The following three subcategories relate to a larger theme of positive affect: authenticity and motivation; anonymity and confidence; enhanced self-esteem. Teacher multi-tasking and use of student moderators, independent and peer learning were grouped into the theme of student-centered learning. The theme of student-centered learning also includes the challenge of poor sound quality, time lags and audio tutorials because that challenge led to the development of audio tutorials designed to help students build capacity to independently solve technical problems. Momentum and dead space are also related to building capacity and student-centeredness because, as a solution to that challenge, we created tutorials to facilitate students’ progression through the activity. The challenge of grouping is related to the theme of student-centered learning because it involves making decisions about how to organize student-to-student interactions and communication. Scheduling stands on its own as own as a challenge to synchronous activities in organizationally diverse contexts. It will therefore be discussed separately and not within the other two themes.
The role of affect in second and foreign language acquisition has been addressed by Krashen’s (1988) theory of second-language acquisition, more specifically the theory’s fifth hypothesis, The Affective Filter Hypothesis. According to Krashen, high motivation, self-confidence, a good self-image, and a low level of anxiety play a facilitative role in second-language acquisition. Low motivation, low self-esteem, and anxiety raise the affective filter thus hindering second-language acquisition. In a review of the literature on influences on language learning success, Ehrman and Oxford (1995) highlighted factors such as self-esteem, motivation and risk-taking. The students’ participation in the online synchronous activities provided an opportunity to lower the affective filter, reduce anxiety and to promote positive self-esteem, motivation and risk-taking. The anonymity of the communication and the fact that students did not know each other made them less inhibited and more willing to communicate in their second-language. It made them less afraid of being made fun of if they made a mistake.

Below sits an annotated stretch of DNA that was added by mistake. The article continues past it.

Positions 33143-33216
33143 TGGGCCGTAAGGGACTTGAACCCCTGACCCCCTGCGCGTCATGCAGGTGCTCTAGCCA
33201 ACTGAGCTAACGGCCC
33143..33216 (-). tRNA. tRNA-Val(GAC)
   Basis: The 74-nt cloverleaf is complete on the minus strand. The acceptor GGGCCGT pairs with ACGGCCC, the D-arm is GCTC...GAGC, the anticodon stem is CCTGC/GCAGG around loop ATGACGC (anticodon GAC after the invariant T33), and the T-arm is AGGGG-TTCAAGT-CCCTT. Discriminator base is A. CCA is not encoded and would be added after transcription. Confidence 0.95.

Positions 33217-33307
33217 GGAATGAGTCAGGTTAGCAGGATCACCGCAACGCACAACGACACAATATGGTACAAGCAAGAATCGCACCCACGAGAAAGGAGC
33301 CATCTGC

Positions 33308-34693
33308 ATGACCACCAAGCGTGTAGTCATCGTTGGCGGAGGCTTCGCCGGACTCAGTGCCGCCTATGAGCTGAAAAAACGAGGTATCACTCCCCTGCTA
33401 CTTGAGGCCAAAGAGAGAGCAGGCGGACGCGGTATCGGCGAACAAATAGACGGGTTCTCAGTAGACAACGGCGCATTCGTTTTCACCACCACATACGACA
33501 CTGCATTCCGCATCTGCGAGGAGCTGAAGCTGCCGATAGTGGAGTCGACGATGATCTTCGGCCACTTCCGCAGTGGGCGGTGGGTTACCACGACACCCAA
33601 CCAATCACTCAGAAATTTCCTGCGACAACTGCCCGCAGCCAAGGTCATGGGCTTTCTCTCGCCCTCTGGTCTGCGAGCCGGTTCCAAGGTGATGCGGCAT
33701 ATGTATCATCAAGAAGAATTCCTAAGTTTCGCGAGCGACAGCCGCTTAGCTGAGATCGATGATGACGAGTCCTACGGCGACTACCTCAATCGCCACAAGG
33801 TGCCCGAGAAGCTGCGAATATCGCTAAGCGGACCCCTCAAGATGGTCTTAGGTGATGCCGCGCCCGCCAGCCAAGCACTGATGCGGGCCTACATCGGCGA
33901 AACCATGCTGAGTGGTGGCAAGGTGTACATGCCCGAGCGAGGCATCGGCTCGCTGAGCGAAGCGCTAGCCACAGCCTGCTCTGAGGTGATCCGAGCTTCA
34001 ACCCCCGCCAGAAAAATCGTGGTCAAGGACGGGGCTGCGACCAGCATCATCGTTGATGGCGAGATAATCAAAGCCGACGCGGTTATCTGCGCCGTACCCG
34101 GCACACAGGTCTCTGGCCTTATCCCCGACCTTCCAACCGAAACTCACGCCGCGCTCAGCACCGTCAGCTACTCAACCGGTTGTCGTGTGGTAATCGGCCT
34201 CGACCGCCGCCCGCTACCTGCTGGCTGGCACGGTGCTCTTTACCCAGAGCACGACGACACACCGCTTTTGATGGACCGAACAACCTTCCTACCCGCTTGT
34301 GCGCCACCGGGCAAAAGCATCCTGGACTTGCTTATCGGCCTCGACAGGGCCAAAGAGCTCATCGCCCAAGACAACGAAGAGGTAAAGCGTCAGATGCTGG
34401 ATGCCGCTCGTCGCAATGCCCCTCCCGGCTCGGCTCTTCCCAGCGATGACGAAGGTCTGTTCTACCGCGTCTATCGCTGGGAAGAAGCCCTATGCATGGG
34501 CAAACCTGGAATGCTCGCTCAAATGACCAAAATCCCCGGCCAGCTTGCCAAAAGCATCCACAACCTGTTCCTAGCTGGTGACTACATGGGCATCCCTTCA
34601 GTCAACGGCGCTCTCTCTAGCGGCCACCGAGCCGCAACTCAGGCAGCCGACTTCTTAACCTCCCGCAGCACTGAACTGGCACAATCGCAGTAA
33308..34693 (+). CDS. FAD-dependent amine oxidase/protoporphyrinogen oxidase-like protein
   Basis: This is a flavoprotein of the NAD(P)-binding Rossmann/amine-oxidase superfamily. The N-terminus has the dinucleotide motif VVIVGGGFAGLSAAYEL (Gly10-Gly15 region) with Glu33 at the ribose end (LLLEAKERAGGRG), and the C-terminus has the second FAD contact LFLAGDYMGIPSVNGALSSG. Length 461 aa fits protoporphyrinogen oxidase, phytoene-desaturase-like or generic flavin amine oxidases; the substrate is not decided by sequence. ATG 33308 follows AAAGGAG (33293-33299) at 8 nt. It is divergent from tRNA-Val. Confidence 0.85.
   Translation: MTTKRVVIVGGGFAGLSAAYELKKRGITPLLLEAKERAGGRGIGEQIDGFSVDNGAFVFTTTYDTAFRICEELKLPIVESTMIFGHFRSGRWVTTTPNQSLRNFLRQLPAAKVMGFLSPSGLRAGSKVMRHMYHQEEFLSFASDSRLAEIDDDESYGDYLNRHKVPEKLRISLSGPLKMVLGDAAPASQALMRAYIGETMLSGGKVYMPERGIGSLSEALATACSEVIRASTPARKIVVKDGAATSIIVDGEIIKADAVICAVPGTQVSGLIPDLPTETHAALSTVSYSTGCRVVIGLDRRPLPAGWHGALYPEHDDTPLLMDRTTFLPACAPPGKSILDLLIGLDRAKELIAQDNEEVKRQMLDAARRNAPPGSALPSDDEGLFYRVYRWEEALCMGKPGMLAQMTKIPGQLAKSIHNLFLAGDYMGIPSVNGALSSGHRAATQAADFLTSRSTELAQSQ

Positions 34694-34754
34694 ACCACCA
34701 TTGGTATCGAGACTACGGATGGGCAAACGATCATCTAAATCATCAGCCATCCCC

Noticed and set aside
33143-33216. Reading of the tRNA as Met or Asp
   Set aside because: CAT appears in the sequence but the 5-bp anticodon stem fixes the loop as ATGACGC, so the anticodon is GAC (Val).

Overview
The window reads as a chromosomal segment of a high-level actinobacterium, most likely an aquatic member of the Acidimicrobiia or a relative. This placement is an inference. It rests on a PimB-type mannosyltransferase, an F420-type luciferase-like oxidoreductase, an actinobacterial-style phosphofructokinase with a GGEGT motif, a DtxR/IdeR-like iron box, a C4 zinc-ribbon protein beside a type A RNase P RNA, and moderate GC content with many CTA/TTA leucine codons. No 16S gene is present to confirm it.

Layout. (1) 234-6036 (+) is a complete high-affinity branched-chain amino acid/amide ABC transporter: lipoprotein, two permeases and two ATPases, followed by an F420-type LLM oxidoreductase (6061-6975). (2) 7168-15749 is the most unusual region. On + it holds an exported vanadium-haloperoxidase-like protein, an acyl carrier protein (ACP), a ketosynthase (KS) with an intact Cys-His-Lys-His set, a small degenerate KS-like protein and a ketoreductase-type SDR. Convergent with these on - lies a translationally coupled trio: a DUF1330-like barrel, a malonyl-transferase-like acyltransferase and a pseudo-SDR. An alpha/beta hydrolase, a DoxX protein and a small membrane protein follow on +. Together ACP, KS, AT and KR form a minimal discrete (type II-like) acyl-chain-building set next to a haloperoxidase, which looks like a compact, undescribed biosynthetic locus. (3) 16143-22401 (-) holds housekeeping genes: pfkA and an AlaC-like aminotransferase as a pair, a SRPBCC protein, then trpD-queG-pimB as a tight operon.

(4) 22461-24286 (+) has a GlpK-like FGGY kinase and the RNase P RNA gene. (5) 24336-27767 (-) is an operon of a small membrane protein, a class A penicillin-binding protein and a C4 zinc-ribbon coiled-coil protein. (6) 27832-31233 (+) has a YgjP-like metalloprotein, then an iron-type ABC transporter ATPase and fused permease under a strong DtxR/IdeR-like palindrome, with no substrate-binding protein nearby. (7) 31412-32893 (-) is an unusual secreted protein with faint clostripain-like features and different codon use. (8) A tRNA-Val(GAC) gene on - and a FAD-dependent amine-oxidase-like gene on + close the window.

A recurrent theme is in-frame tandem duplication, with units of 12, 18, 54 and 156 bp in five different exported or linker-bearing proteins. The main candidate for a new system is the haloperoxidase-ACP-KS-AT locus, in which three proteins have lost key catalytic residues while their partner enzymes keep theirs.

The students’ references to being made fun of and being embarrassed because of a mistake remind us of how high the affective filter is normally for these sixth grade 12-year-old children. In general, the negative role played by anxiety in second and foreign language learning is well documented (see Macintyre, 1995 for a review). Macintyre argued that language anxiety can play a causal role in individual differences in language learning. However, the anonymity associated with online synchronous second-language communication provided a means to avoid the anxiety that might be associated with communicating in the language.
At the post-secondary level, Kissau, McCullough and Pyke (2010) investigated online FSL instruction and found that the online environment reduced anxiety and helped students increase perceptions of their competency in the language. Findings reported on in this paper for students at the elementary level are congruent with these findings of Kissau, McCullough and Pyke. Liontas (2002) explained that computer assisted language learning (CALL) may lower students' affective filter because they may experience less stress learning the language online than in a face-to-face context in which the potential for embarrassment is greater.